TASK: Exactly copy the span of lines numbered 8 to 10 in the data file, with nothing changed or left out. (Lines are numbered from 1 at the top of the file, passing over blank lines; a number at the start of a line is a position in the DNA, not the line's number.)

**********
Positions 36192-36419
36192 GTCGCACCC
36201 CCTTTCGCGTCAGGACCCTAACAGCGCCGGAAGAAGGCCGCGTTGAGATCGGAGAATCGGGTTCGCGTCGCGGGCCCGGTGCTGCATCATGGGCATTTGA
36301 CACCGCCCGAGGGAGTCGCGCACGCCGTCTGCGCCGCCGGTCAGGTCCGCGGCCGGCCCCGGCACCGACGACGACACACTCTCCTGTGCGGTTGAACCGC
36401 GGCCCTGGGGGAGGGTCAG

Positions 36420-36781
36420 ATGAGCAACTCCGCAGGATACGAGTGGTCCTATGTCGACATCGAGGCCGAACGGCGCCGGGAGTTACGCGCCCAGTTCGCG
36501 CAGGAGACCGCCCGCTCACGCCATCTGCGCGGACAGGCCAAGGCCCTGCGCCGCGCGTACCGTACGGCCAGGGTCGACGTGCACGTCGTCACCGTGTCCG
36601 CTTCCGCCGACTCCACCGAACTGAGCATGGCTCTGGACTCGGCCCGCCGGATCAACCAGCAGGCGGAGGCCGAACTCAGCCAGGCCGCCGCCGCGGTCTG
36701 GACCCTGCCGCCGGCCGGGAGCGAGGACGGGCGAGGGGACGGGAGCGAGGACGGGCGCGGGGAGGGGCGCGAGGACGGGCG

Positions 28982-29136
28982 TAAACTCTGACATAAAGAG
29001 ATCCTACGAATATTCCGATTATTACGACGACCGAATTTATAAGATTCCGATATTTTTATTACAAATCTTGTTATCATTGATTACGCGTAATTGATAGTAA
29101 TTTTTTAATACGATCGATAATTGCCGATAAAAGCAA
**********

36501 CAGGAGACCGCCCGCTCACGCCATCTGCGCGGACAGGCCAAGGCCCTGCGCCGCGCGTACCGTACGGCCAGGGTCGACGTGCACGTCGTCACCGTGTCCG
36601 CTTCCGCCGACTCCACCGAACTGAGCATGGCTCTGGACTCGGCCCGCCGGATCAACCAGCAGGCGGAGGCCGAACTCAGCCAGGCCGCCGCCGCGGTCTG
36701 GACCCTGCCGCCGGCCGGGAGCGAGGACGGGCGAGGGGACGGGAGCGAGGACGGGCGCGGGGAGGGGCGCGAGGACGGGCG